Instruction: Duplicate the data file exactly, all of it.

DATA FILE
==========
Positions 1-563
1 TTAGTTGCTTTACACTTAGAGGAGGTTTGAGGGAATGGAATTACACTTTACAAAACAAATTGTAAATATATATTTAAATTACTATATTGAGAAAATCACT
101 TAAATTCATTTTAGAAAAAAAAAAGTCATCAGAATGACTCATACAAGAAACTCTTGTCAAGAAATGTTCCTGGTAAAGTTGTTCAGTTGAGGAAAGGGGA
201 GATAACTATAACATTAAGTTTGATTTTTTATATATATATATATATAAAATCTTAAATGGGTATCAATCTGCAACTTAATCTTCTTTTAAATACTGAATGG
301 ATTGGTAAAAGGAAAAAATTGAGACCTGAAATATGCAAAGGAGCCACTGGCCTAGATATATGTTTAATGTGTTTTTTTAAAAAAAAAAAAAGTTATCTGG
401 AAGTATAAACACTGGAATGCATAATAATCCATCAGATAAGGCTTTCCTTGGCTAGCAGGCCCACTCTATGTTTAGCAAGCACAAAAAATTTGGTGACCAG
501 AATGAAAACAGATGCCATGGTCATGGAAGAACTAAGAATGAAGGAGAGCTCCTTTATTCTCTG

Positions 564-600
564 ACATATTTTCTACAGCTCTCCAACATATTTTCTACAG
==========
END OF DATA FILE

Positions 1-563
1 TTAGTTGCTTTACACTTAGAGGAGGTTTGAGGGAATGGAATTACACTTTACAAAACAAATTGTAAATATATATTTAAATTACTATATTGAGAAAATCACT
101 TAAATTCATTTTAGAAAAAAAAAAGTCATCAGAATGACTCATACAAGAAACTCTTGTCAAGAAATGTTCCTGGTAAAGTTGTTCAGTTGAGGAAAGGGGA
201 GATAACTATAACATTAAGTTTGATTTTTTATATATATATATATATAAAATCTTAAATGGGTATCAATCTGCAACTTAATCTTCTTTTAAATACTGAATGG
301 ATTGGTAAAAGGAAAAAATTGAGACCTGAAATATGCAAAGGAGCCACTGGCCTAGATATATGTTTAATGTGTTTTTTTAAAAAAAAAAAAAGTTATCTGG
401 AAGTATAAACACTGGAATGCATAATAATCCATCAGATAAGGCTTTCCTTGGCTAGCAGGCCCACTCTATGTTTAGCAAGCACAAAAAATTTGGTGACCAG
501 AATGAAAACAGATGCCATGGTCATGGAAGAACTAAGAATGAAGGAGAGCTCCTTTATTCTCTG

Positions 564-600
564 ACATATTTTCTACAGCTCTCCAACATATTTTCTACAG